21. Calcified steinkern. 3 different samples, one showing a cross section and another showing the "lid".
  22. Vaccinites sp. (Fischer 1887)

    Shell preservation. 3 different samples, one of which shows a polished cross section.
  23. Nerinea (Parasymploptyxis) buchi

    I've included a longtitudinal section.
  24. Leaves - Vancouver Island Santonian

    This is not a great photo, it was taken after sunset at the site of discovery, and it's a bit dirty. I still need to trim the huge chunk and wash it off, and it now sits in a spot with poor lighting, so this is the best I can do for now, but maybe someone who knows Cretaceous flora can suggest an ID for these leaves based on the general outline? The one on the right especially has 3 clear lobes, and note the stems. Platanus? I have never found this type before, in 9 years of collecting up there.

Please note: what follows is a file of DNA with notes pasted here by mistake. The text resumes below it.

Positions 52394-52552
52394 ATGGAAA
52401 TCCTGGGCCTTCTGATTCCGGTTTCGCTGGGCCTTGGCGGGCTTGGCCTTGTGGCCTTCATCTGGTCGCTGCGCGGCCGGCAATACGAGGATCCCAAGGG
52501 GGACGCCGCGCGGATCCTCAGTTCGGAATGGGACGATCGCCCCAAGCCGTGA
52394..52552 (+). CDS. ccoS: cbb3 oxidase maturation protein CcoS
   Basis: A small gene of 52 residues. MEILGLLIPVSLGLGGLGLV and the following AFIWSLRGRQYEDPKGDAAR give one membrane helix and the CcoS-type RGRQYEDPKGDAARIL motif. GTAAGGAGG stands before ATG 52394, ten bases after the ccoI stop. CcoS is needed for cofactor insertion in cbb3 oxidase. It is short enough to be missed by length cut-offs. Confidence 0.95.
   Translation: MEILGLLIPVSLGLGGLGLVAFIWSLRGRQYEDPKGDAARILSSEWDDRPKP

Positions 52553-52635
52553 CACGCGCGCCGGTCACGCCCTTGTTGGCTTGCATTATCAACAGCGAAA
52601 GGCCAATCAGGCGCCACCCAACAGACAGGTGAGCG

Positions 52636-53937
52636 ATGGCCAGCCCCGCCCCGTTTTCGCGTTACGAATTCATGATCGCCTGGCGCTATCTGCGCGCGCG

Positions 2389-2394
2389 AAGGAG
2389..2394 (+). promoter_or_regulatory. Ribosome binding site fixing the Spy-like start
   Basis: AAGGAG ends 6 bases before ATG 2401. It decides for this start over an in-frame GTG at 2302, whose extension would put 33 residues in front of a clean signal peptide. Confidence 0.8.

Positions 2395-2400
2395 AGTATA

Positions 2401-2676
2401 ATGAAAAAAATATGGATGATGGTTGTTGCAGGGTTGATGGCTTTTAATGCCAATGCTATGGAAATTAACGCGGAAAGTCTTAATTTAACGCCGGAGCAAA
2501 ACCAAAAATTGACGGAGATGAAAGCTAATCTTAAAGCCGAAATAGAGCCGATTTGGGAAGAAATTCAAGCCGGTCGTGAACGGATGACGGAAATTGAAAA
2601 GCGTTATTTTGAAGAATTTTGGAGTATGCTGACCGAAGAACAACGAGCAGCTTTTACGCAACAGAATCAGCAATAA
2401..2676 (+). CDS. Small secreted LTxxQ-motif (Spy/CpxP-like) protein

25. It's just an impression, but I find so few like this I had to keep it. Looked all over for the positive but could not find it. It seems so long and narrow for a Bostrychoceras, or is that just an aspect of the impression? 5 whorls visible.